Process Self-Modification Detection
Detects processes that modify, change, or replace their own code at runtime.
How it Works
A security agent installed on the host machine intercepts API calls between a process and operating system. Intercepted API calls are then compared against attack signatures/patterns to identify API calls that modify executable memory or modify the entry point address of a suspended child process. Attack patterns include:
- Executable code of a suspended child process removed from memory by one or more API calls.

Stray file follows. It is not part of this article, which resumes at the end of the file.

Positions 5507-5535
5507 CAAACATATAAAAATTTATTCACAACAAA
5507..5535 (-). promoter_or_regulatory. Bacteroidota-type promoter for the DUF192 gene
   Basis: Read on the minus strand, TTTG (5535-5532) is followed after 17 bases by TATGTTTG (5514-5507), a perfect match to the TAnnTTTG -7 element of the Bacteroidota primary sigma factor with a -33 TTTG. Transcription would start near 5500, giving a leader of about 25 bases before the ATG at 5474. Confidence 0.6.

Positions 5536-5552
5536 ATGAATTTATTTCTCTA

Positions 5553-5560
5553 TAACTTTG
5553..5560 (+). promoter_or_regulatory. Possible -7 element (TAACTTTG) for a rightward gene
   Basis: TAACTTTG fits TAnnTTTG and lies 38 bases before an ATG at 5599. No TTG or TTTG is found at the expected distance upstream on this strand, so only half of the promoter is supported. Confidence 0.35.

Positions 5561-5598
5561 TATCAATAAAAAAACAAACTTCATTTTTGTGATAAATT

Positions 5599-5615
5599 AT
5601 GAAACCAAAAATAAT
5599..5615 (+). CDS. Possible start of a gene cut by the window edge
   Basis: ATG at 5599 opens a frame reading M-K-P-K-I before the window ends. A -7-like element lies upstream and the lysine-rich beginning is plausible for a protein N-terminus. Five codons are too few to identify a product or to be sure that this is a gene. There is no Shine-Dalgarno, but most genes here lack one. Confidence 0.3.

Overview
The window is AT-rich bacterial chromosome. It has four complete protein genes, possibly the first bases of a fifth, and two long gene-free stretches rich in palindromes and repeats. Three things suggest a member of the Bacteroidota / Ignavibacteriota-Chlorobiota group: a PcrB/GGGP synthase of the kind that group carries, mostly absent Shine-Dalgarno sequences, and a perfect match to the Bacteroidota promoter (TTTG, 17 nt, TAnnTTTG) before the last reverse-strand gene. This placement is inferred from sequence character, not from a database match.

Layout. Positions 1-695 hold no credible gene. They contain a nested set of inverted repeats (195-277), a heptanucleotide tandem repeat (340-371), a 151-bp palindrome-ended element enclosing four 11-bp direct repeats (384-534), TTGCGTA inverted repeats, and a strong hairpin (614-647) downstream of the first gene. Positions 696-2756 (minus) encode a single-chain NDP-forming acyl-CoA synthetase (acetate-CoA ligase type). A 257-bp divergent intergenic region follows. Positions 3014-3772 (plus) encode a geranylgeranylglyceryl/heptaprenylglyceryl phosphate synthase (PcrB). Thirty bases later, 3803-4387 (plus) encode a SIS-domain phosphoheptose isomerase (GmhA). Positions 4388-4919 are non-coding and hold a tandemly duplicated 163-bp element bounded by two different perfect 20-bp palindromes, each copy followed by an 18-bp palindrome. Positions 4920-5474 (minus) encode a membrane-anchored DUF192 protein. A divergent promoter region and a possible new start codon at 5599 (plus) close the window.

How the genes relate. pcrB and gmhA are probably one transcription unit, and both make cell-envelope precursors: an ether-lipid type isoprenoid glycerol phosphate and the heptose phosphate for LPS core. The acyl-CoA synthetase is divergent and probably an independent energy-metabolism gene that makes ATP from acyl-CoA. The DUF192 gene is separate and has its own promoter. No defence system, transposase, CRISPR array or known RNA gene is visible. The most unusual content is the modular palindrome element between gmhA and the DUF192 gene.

- New executable code injected and / or loaded into memory of a suspended child process by one or more API calls.
- Executable code modified by one or more API calls.
- Next instruction pointer value in memory modified by one or more API calls.
Comparing loaded code segments of processes with what is expected to have been loaded from a file can result in false positives, due to legitimate uses of self-modification for decrypting or uncompressing code segments.
The following references were used to develop the Process Self-Modification Detection knowledge-base article.
(Note: the consideration of references does not imply specific functionality exists in an offering.)